Had God told us through the bible that salt was the tears of angels, ID would be called something else and be occurring in basic chemistry, but God told us how he made life and so biology will be the area of focus.

In the end it doesn't seem one gains much from ID. Believers who believe in a God who made an autonomously functioning natural universe don't really need room in evolution for God and design. No matter how flawlessly automatic and stand alone a system is, there is nothing to stop them from adding their unnecessary hypothesis. So who is winning with this theory? Who is receiving the necessary appeasment for their views with the implementation of ID within orthodox society?

I believe it is the religious semi-rationalist. The person who is uncomfortable with an idea that can oppose his idea of a God designed and guided speciation. One who feels that the idea of a developing abundance of life, that can drive itself to higher forms, threatens his vision of God.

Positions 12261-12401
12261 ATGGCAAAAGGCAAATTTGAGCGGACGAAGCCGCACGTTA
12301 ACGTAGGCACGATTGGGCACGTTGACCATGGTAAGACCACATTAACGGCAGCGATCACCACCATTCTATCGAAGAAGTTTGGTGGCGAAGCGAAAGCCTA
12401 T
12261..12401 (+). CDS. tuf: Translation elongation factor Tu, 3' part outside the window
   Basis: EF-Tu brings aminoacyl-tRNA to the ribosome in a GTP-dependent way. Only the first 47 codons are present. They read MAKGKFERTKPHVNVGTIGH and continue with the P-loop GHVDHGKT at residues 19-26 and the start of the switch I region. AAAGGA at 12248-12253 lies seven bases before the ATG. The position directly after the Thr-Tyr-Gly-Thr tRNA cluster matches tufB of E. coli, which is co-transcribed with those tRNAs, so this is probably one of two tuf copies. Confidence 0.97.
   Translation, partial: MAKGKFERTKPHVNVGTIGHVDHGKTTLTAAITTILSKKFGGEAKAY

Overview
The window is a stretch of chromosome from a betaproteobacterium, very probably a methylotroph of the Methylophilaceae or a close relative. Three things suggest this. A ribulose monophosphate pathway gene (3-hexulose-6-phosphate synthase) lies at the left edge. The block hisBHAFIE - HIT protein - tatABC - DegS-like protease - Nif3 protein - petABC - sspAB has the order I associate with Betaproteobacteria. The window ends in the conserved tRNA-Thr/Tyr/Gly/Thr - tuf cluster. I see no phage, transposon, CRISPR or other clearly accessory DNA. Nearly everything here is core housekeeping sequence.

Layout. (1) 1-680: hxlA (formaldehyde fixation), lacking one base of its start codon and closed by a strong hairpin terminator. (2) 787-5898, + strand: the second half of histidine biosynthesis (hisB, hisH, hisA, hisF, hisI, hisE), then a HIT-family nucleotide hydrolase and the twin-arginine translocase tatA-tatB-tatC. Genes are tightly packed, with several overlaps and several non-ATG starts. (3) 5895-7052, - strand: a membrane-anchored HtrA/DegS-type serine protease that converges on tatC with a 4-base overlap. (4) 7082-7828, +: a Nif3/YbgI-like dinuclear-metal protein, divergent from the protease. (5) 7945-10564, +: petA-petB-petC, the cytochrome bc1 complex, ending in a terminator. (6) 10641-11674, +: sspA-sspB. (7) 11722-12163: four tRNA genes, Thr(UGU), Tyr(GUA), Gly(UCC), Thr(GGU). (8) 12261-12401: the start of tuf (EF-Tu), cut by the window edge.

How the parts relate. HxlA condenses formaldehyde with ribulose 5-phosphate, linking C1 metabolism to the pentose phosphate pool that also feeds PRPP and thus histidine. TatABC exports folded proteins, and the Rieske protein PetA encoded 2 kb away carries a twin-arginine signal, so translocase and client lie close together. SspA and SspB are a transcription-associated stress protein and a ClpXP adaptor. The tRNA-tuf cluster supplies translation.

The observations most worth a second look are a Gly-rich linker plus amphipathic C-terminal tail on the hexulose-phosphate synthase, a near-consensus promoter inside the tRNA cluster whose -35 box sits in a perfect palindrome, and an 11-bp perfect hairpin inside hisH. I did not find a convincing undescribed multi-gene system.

I think to this group of people, although God does not need to be evident in what we find in nature, he cannot appear to be overruled by it. A God who preaches the opposite of science and rationale….. is a trickster God, he expects you to deviate from what makes the most sense and is the most reasonable, and side with him despite the evidence. This is an untenable state to many of our coreligionists and so they seek to fight against it. Therefore, the evidence must in some way point to a creator. Defacto, within evolution, there must be room for the view of a guiding hand. I think this is the appeal of ID to many in the orthodox community. And in the end, shouldn't they be correct? If it is very improbable for life to have been guided by natural selection, combined with random mutation, shouldn't there be room for a divine "leg up", boosting naturalism for the hard parts of advancing life. Why can't this be part of evolution? What is the big deal about incorporating this into science???

Well, now that we know who we are talking to, let's understand why ID has no place as a scientific theory, stay tuned for part two……